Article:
She had time, while prosecutors at L.A.'s Metropolitan Courthouse were making their closing statements, to peek into her compact and check her makeup. Wearing a pristine gray jacket, black pants and a girlish headband, Paris Hilton
then crossed herself and kissed her fingers for good luck. But none of it was enough to ward off what transpired: Speaking sternly, Judge Michael T. Sauer sentenced the 26-year-old heiress to 45 days in jail for violating her probation after repeatedly driving with a suspended license. Hilton looked stunned and her mouth dropped. As she began weeping into a tissue, her mother, Kathy, turned to the prosecutors and shouted, "You're pathetic!" And then, after a half-dozen sheriffs rushed over to keep her under control: "After we spent so much money!"
It was one of those rare moments in Hilton's young life when she is not getting exactly what she wants. Namely, freedom. Her sentence—coming after a DUI arrest in September that resulted in a suspended license, and subsequent infractions including driving without her headlights on (see box)—will almost certainly be enforced, legal experts say, even though her lawyers have already appealed. "Her chances of winning an appeal are little to none," says DUI attorney Lawrence Taylor. "The evidence was overwhelming that she repeatedly violated probation."
And though a friend has started a petition on Hilton's MySpace page urging Gov. Arnold Schwarzenegger to pardon her, it turns out that the governor's office only considers pardons in felony convictions, after time served. Although the appeal process could delay her sentence, indications are that by June 5, Hilton will check into a humble cell at the Century Regional Detention Facility. "She will be very alone, which will be the hardest for her," says a family friend. "She's used to being in bars, not behind them."
So how did it come to this? Hilton claims in the June issue of Harper's Bazaar
that police stop her often just "to hit on me." If that's true, at least a few of them also took time to notice her suspended license. Hilton insisted in court that her publicist Elliot Mintz had told her she could drive as long as the trip was work-related. "I never would've been driving if my license was suspended," she said. "I'm followed all the time and would've been photographed—I follow the law." But the judge said there was a "smoking gun" in the case: a DMV notice Hilton signed when she was pulled over in January acknowledging that her license was suspended.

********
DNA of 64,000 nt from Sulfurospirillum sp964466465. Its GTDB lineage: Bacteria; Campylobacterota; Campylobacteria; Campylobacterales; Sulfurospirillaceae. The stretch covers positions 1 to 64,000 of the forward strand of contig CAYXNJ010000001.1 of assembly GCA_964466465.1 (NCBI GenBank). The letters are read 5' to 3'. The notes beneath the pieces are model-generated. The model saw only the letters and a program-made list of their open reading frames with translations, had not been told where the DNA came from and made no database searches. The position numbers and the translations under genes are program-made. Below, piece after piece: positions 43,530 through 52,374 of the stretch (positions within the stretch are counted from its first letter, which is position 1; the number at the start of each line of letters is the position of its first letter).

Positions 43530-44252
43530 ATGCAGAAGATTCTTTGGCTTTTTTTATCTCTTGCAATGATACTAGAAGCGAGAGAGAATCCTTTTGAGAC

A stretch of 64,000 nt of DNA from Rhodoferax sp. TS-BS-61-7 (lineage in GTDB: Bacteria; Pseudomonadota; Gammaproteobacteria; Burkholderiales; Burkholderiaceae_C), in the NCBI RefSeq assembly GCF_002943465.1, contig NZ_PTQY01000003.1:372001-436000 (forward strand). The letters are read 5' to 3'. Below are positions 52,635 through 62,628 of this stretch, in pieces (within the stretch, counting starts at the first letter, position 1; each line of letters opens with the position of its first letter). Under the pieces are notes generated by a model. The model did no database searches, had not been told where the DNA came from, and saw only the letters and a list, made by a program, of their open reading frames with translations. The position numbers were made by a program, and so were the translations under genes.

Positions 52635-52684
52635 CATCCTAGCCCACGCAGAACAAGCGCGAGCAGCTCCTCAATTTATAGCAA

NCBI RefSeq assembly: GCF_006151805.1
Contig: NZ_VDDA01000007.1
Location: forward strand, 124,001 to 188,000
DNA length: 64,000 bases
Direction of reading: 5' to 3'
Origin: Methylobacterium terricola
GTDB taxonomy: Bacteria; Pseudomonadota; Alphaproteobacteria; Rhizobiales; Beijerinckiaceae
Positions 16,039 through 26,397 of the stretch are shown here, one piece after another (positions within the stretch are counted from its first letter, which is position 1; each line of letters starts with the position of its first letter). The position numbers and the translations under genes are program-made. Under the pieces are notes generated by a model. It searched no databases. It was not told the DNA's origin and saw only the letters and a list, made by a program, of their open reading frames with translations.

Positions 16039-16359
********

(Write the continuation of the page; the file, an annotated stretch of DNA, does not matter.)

In the days since her hearing, she hasn't let a looming jail term keep her moping at home. On May 5, after telling reporters camped in her driveway that "I feel I was treated unfairly, and that the sentence is both cruel and unwarranted," she met her parents at the L.A. eatery Prego, then went shopping with her mother. On May 7, after attending a fund-raiser, she went with sister Nicky and friends to grab some pizza and watch a friend's band. Also in tow: Mintz, whom she had fired and rehired about 24 hours after her sentencing. "We had a wonderful evening," said Mintz afterward. "I support her completely in this time of obvious difficulty." Of course, with adversity comes publicity. And after all, a knack for making headlines has always been Hilton's real appeal.
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